French is a language of the nose, both in the way many of its sounds are produced and also in the very subtlety of its gradations, which seem attuned to the finest of sensory cues. The feeling that French speakers savor life on a different wavelength is just as strong when they're belting or snarling out big, unsubtle songs, as the Belgian troubadour Jacques Brel often did.
The American musical doesn't have these colors on its palette (or in its palate), and for proof we need look no further than the hard-working Off-Broadway revival of "Jacques Brel Is Alive and Well and Living in Paris." This English-language revue by Eric Blau and Mort Shuman premiered Off-Broadway in 1968, long before the current vogue for jukebox musicals. For years it did yeoman's work as an ambassador for Brel's songs, as he'd given up live performing the previous year. But while director Gordon Greenberg has mounted an energetic, mostly fluid new production full of satisfying period touches, it paints Brel's world mostly in primary colors.
It's not as if a smiley face has been plastered over Brel's passionate tunes, but the renditions here are stark enough to make us think of the old comedy and tragedy masks. You may start to think that Brel was manic-depressive: Jaunty rag follows dirge-like lament, dainty waltz follows blistering cri de coeur.
And Greenberg's four-member cast does not shy from the extremes. Looking a bit like David Byrne in a vintage blue suit and thin tie, Robert Cuccioli wrings every last drop out of sweeping weepers such as "Fanette" and "Songs for Old Lovers," and turns the Dostoyevskian fantasia of "Jackie" into a wild, athletic mad scene. Natascia Diaz makes "My Death" a rocking power ballad, and winks knowingly through the saucy "Timid Frieda." But mostly she's on hand to wring heartsick numbers for every tear, as in "Old Folks" and "I Loved."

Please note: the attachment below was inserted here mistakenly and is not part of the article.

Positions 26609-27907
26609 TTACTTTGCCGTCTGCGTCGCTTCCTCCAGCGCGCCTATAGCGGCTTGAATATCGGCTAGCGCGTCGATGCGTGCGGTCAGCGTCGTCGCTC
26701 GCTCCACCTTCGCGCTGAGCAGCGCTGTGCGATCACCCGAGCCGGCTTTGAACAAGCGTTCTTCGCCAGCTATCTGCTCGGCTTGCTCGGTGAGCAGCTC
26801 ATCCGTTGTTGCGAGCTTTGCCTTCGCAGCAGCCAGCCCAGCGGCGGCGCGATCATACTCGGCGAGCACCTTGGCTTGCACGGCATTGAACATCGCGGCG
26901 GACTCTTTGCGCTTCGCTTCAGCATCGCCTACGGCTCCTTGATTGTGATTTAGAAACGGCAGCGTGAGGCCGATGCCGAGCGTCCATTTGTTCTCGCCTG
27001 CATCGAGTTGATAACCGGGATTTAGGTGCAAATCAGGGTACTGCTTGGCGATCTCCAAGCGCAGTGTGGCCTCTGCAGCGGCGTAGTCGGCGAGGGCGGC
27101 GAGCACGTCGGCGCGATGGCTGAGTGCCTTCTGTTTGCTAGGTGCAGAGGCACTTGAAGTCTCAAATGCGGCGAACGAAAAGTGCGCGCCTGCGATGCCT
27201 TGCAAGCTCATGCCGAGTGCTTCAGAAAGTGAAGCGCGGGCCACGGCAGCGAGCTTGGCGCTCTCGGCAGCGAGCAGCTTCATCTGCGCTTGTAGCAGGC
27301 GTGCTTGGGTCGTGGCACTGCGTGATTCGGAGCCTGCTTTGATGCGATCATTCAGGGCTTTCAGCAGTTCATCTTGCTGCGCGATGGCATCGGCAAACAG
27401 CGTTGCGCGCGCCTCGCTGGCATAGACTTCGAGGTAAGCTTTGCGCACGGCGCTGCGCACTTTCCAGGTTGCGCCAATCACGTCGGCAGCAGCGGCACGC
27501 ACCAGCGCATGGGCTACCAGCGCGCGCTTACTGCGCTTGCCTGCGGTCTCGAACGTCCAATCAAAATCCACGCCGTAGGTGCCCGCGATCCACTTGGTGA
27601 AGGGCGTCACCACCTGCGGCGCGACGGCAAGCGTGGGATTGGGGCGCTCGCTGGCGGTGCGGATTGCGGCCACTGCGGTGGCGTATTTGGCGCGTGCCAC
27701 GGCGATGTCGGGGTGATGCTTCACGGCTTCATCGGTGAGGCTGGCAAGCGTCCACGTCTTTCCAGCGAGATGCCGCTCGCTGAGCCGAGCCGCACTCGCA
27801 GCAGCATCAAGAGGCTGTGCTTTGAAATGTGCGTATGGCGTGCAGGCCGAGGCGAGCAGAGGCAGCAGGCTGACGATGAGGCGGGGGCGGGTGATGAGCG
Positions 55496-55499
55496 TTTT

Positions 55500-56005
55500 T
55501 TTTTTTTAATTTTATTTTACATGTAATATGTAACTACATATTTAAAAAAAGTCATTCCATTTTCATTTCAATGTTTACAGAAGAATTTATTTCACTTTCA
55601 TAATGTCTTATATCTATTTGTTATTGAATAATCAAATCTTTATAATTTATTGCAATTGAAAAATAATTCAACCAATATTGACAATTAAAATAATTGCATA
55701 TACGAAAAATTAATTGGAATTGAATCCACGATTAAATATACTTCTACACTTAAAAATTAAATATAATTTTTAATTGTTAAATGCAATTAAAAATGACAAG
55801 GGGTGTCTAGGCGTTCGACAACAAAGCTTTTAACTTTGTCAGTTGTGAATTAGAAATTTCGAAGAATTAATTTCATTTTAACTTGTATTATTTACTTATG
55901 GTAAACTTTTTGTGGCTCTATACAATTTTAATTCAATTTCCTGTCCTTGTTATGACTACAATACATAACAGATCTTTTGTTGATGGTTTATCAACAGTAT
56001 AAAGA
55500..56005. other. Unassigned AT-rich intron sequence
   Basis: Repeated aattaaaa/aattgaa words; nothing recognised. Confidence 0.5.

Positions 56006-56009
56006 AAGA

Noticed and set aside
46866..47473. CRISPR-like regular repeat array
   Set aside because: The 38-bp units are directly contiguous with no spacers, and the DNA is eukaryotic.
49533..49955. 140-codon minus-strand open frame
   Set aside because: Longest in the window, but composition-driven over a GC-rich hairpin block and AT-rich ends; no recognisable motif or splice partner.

The other two cast members don't have quite the same range or power: Gay Marshall's scratchy vocal timbre can sound convincingly French, but she blows out too many high notes, and Rodney Hicks, dressed as a Left Bank starving artiste, gets so wound up that he destroys his big climaxes, though he does fine work on the bitter soliloquy, "The Statue."
Once we're acclimated to the show's haphazard layout and oversized emotions, it settles into the rhythm of a souped-up cabaret. A few rousing group songs, with smart choreography by Mark Dendy, pop out nicely: the ironically upbeat, old-timey quartet "Brussels," and the pointed bit of comic effrontery, "The Middle Class," in which Hicks and Cuccioli are joined by the show's versatile, accordion-wielding music director, Eric Svejcar. Svejcar deserves a special nod for marshalling a persuasively French sound, particularly a marimba rumble that evokes Brel's recordings more effectively than the singers do.
The Zipper Theatre makes a suitably funky venue, framing Robert Bissinger's bombed-out, peeling-paint set and lighting by Jeff Croiter that illuminates blank picture frames in various pastels. If only the show were as artfully shaded.